picture - Christian Aid Week envelopes

The church that I belong to has decided to no longer hold the annual door-to-door collections for  Christian Aid Week, and instead to raise money by other means. Whilst I am in no doubt that this is the right decision for the right reasons, still I am both elated and saddened at the same time.

I have to be honest and say that it is not something I have ever found easy. Although there is no actual asking for money involved (one day you put the distinctive red envelopes through a multitude of doors, a few days later you knock on the doors and ask for your envelope back) too many people made it clear that I was intruding on their evening or their property or their life, and in general I am not an intrusive kind of guy.

But quite apart from the fact that I passionately believe in the cause of helping the world’s poorest communities,  as I have delivered over the past twelve years or so there have been some notable highlights, top of the list being the elderly lady who said “I’ve been waiting for you, you didn’t come to collect last year” and handed over two envelopes of money, the current year’s and one faded with lying in the sun for a year inside her door, waiting to be collected. I can’t begin to express how touched I was by that, which is why I took the photograph above. Things like that make you feel that you are doing a service not just to the poor but to your community by helping them to help others. It also reminded me that these collections have been part of the nation’s fabric for a long time, long enough for some people to expect the visit and also to expect that if they missed one, we would be back next year.

There have been other moments that stick in my memory – the lady whose children got her out of the bath to hand over the cash, the man who looked at me suspiciously and asked “where does the money go? Does it go to druggies in this country?” and when I assured him it didn’t he handed over ten pounds. Also the assorted envelope-holding hands appearing over fences, through gaps in curtains, under gates – people’s inventiveness has amused me no end.

Best of all has been the yearly joy of collecting with my daughter. The first year she came she was only four months old and I carried her round, which created a talking point on the doorsteps. Over the years she has not just got used to our annual pilgrimage but become a motivating factor, asking each year “When are we going out delivering envelopes?” and deciding which doors she goes to and which I go to, or whether we go together. How to push an empty envelope through a letter box with thick draught-excluding brushes on the inside and a lethally spring-loaded flap on the outside is a challenge we discussed many times, and the sound of dogs on the inside added an element of jeopardy that sometimes was too much and caused her to turn and yell “Dad!” The first year she tried knocking on doors she was so timid in her knock that I had to do each one after her, but she got bolder as the years passed.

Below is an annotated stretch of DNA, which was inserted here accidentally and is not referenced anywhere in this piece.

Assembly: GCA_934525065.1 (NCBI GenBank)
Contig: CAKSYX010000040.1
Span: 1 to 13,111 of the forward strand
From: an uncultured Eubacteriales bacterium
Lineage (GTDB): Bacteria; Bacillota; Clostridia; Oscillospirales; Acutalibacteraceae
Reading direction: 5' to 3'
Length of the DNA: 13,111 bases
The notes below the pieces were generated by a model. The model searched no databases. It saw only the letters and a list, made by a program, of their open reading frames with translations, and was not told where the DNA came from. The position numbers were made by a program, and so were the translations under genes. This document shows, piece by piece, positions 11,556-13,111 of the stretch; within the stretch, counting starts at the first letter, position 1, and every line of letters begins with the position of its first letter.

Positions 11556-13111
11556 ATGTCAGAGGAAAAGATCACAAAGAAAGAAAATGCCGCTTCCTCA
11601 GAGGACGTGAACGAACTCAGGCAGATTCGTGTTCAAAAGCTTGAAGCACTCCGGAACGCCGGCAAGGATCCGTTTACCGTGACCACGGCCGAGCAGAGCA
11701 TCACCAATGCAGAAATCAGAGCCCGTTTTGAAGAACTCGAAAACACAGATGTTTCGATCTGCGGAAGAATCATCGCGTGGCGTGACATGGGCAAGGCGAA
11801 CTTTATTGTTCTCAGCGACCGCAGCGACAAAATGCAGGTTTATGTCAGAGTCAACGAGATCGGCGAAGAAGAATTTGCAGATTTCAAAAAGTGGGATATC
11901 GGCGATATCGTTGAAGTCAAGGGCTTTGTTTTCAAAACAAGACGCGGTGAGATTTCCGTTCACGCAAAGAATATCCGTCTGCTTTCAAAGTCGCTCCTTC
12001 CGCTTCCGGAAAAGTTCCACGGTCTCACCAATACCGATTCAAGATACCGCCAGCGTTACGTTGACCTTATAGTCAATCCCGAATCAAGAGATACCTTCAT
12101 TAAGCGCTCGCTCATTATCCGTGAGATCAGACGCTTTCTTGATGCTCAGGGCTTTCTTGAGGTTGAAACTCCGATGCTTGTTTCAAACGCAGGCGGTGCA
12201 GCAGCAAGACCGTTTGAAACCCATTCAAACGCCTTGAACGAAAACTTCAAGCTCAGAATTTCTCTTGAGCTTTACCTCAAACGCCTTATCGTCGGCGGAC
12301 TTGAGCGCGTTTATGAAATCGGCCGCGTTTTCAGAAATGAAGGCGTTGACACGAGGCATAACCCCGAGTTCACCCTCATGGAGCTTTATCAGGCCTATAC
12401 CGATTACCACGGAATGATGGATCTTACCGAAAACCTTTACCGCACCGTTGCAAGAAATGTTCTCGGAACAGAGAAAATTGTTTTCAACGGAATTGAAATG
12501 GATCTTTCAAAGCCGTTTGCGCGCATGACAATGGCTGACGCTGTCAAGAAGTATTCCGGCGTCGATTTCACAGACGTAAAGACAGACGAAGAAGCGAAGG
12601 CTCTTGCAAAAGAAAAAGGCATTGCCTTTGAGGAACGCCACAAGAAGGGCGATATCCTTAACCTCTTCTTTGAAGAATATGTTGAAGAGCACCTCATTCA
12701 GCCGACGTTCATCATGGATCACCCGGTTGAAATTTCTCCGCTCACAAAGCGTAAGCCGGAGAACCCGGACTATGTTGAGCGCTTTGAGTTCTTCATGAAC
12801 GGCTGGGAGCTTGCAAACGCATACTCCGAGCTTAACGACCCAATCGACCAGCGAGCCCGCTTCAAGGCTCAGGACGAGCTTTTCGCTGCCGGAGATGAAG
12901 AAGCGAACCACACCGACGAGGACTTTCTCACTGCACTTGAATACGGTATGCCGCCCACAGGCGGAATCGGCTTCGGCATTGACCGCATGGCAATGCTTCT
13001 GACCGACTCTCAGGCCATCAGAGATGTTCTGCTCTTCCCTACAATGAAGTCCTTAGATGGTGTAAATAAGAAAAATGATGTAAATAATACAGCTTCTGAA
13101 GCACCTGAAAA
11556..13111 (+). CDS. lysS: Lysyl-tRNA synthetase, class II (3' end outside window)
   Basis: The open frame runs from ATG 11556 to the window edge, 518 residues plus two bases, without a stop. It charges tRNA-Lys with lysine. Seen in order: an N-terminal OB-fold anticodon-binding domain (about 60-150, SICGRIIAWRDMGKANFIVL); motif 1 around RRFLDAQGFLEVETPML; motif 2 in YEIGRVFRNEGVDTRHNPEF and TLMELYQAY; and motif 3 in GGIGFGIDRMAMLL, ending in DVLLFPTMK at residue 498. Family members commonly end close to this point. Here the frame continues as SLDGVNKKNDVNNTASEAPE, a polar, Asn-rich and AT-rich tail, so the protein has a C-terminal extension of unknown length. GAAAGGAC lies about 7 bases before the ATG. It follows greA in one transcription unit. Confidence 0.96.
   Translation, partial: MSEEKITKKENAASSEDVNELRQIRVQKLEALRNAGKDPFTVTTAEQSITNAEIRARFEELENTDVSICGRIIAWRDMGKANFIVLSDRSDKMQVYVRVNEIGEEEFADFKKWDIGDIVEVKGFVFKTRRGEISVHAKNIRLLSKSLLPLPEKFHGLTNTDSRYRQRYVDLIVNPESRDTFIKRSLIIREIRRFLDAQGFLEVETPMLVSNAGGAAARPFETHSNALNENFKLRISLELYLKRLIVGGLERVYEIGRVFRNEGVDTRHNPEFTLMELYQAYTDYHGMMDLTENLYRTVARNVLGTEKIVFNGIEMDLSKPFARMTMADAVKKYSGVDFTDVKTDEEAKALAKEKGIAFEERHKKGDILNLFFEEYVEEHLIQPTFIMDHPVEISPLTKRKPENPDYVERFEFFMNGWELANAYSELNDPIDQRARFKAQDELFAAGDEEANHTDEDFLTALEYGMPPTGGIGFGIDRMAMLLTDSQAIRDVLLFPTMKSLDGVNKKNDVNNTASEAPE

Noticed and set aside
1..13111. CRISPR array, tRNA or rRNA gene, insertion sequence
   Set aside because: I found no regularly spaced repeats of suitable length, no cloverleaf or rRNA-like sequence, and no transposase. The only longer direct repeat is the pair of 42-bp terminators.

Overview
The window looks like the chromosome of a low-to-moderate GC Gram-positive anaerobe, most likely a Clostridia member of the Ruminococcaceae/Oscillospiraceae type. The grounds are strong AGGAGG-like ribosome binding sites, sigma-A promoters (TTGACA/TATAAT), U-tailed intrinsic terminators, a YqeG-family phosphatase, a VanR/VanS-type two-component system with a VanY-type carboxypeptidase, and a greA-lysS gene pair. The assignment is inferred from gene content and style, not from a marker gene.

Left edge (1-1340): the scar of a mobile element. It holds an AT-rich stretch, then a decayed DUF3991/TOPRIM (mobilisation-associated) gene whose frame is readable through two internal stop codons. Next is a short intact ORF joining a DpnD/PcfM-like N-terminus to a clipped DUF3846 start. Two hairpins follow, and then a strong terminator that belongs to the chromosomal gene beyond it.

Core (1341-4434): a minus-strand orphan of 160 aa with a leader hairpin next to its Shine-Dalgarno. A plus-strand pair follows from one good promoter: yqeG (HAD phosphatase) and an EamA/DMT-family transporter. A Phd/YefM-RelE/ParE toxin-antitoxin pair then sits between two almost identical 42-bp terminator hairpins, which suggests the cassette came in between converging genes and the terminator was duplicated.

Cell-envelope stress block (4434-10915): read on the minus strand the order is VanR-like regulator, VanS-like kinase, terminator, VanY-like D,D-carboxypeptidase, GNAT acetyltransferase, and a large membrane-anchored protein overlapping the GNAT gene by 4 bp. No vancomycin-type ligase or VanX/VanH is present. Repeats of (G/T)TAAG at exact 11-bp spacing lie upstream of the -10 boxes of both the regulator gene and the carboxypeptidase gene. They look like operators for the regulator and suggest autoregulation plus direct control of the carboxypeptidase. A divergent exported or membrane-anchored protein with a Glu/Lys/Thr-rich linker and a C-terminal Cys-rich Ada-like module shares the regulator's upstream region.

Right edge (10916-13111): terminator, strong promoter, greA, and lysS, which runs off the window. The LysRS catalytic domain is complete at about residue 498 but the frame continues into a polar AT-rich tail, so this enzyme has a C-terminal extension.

Being young she also found it harder to hide her indignation at the ways people tried to avoid giving to something she thought was so obviously right. There were the people who refused to acknowledge our presence even though we could clearly see them, the people who claimed not to have had an envelope (which we knew we had delivered), that they had lost it (though we could see it) or (a very popular one from men) that they didn’t know anything about this, their wife deals with “stuff like that”. And there were the people who returned the envelope clearly empty, or with suspicious-feeling objects inside that turned out to be buttons or similar small and worthless objects.

Unfortunately my impression is that over time it has become harder to get people to answer doors and the returns from doing it have fallen. It is this growing lack of willingness to give on the doorstep that has ultimately caused us to rethink our fund-raising.  The worst part of it is, I can understand. Many times on my own doorstep I’ve said no thanks and shut the door, often to people representing charities. And although in my time collecting I never  asked anyone for money or to sign up for anything, and I have never tried to recite a five-minute script about why the listener should care, I realise that we were terminally tarred with the same brush as all the other salesmen. That was how we looked when we called round.

So we are scheduling in other fund-raising activities, and if they turn out to be the wrong ones we might try something different the year after. We have to work on the assumption that fundamentally people care, they just don’t want us to intrude on their home life to tell them about it. Meanwhile, my daughter will miss one final joy of every Christian Aid Week: at the end of collecting in all the envelopes, we would return to our house where she would knock and with a straight face say “Hello, I’ve come to collect your Christian Aid envelope”. She would make sure she got it too, and with money inside.


About the author: Writer of DramatisDei, dramatist and dreamer.